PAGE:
Published as: Edmonds, B. (2002) Exploring the Value of Prediction in an Artificial Stock Market. In Butz V. M., Sigaud, O. and Gérard, P. (eds.) Anticipatory Behavior in Adaptive Learning Systems. Springer, Lecture Notes in Artificial Intelligence, 2684:262-281.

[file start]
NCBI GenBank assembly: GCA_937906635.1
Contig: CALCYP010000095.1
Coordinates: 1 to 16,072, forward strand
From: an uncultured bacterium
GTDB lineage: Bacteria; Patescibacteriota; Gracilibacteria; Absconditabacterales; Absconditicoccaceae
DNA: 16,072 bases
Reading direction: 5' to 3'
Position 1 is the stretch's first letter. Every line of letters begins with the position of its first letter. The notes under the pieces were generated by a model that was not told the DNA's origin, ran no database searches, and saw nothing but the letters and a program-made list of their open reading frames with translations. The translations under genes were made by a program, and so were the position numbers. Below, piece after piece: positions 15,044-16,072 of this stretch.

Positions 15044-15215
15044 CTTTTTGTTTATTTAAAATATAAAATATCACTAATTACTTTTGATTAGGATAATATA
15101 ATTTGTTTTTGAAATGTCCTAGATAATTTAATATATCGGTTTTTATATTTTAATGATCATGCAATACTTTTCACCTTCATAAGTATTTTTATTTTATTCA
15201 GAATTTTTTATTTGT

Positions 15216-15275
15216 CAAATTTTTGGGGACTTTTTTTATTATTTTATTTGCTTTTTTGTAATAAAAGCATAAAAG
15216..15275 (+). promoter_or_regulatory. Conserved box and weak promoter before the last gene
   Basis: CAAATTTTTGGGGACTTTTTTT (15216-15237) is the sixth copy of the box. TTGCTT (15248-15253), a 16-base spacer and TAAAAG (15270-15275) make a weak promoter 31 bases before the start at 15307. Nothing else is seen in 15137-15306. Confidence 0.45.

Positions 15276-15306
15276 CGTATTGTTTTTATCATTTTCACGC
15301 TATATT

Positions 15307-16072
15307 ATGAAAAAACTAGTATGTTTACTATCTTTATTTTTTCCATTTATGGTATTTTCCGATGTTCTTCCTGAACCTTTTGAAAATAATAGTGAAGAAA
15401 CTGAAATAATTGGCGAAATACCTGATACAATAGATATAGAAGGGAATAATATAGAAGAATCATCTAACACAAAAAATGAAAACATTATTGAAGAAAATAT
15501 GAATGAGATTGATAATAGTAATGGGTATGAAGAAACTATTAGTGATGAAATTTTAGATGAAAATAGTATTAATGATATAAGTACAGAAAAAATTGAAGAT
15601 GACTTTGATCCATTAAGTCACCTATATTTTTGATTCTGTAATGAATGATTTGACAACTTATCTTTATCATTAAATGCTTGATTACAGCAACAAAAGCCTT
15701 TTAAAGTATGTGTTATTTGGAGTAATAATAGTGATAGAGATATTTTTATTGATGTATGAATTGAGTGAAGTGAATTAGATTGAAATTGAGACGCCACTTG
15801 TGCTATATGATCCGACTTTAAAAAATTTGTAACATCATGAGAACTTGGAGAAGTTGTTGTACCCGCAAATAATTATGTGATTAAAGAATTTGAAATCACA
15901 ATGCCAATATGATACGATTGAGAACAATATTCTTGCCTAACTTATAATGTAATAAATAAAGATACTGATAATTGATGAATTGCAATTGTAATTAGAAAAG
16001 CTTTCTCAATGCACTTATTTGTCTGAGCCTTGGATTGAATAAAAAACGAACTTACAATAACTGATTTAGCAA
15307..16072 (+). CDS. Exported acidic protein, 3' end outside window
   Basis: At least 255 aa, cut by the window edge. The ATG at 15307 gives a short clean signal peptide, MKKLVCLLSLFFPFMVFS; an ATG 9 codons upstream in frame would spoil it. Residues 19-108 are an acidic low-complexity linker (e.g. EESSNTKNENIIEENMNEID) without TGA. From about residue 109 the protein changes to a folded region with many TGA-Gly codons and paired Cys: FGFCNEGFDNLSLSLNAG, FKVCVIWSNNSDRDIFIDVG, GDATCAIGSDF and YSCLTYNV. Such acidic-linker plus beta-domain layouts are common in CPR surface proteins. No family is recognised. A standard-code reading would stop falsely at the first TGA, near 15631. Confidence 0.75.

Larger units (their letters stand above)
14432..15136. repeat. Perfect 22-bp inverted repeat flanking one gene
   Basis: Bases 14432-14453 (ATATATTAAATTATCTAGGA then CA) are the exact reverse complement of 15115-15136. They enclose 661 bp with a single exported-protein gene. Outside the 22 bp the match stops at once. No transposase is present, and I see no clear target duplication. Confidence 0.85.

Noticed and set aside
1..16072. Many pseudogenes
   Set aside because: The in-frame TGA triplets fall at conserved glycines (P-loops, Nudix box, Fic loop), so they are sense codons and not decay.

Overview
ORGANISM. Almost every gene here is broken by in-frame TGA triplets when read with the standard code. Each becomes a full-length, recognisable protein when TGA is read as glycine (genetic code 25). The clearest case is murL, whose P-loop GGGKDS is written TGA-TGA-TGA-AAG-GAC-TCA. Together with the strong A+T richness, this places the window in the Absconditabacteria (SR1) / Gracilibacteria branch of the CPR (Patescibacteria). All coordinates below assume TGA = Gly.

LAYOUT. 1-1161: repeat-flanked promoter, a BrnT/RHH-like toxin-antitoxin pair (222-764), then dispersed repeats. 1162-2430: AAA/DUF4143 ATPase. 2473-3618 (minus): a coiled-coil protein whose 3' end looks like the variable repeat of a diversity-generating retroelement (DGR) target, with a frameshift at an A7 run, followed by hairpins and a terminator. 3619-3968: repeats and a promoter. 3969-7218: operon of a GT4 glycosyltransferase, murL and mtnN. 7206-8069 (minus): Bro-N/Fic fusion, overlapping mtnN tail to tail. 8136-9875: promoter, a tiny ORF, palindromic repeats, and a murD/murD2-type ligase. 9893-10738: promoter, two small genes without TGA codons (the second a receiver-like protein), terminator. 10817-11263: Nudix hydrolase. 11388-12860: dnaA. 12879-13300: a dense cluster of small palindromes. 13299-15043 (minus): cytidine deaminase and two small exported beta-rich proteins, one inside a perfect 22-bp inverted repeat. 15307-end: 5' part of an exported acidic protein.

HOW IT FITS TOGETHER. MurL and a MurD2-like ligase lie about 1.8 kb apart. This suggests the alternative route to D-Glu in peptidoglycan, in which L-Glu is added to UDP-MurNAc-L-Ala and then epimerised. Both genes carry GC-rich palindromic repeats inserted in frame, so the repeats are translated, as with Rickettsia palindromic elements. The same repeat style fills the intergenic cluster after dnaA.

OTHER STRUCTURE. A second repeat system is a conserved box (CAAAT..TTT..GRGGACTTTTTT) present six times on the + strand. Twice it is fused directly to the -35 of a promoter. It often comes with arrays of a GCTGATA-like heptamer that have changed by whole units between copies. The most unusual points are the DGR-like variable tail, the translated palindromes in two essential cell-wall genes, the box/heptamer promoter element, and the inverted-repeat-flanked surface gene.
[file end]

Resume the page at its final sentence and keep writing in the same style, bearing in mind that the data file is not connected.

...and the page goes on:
An action selection architecture is described which uses two learning modules: one to predict future events (the PPM) and one to decide upon appropriate actions (the IALM). These are only connected by the fact that they have access to each other’s past results and the IALM can use the predictions of the PPM as inputs to its action selection. This is instantiated in a model which uses GP-based learning mechanisms for the two modules and is tested in an artificial stock market. The point of the exercise is to start exploring the conditions under which prediction might be helpful to successful action selection. Preliminary results indicate that although prediction can be helpful it is not always an advantage. This set-up is briefly compared to that of the anticipatory classifier system and I speculate that prediction might have similar role to learning in the “Baldwin Effect”.
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